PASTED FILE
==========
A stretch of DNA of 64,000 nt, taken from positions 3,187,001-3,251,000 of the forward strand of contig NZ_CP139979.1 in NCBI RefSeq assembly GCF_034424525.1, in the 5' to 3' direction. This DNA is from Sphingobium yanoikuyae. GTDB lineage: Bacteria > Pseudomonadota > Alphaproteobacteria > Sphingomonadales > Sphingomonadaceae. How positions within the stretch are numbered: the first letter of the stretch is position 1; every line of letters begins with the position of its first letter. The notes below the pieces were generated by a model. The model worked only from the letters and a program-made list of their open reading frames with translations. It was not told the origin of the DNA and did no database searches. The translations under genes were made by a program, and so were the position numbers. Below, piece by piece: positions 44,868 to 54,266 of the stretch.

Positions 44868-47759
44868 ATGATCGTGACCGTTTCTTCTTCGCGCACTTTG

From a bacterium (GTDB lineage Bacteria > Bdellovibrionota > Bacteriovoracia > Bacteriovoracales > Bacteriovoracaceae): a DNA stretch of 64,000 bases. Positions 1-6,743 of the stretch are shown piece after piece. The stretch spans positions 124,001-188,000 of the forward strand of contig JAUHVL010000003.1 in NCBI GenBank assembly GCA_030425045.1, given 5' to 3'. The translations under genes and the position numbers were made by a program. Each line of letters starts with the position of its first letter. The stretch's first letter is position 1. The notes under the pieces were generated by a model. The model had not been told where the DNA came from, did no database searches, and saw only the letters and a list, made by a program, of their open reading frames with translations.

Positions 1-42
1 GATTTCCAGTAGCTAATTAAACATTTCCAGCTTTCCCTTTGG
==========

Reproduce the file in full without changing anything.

A stretch of DNA of 64,000 nt, taken from positions 3,187,001-3,251,000 of the forward strand of contig NZ_CP139979.1 in NCBI RefSeq assembly GCF_034424525.1, in the 5' to 3' direction. This DNA is from Sphingobium yanoikuyae. GTDB lineage: Bacteria > Pseudomonadota > Alphaproteobacteria > Sphingomonadales > Sphingomonadaceae. How positions within the stretch are numbered: the first letter of the stretch is position 1; every line of letters begins with the position of its first letter. The notes below the pieces were generated by a model. The model worked only from the letters and a program-made list of their open reading frames with translations. It was not told the origin of the DNA and did no database searches. The translations under genes were made by a program, and so were the position numbers. Below, piece by piece: positions 44,868 to 54,266 of the stretch.

Positions 44868-47759
44868 ATGATCGTGACCGTTTCTTCTTCGCGCACTTTG

From a bacterium (GTDB lineage Bacteria > Bdellovibrionota > Bacteriovoracia > Bacteriovoracales > Bacteriovoracaceae): a DNA stretch of 64,000 bases. Positions 1-6,743 of the stretch are shown piece after piece. The stretch spans positions 124,001-188,000 of the forward strand of contig JAUHVL010000003.1 in NCBI GenBank assembly GCA_030425045.1, given 5' to 3'. The translations under genes and the position numbers were made by a program. Each line of letters starts with the position of its first letter. The stretch's first letter is position 1. The notes under the pieces were generated by a model. The model had not been told where the DNA came from, did no database searches, and saw only the letters and a list, made by a program, of their open reading frames with translations.

Positions 1-42
1 GATTTCCAGTAGCTAATTAAACATTTCCAGCTTTCCCTTTGG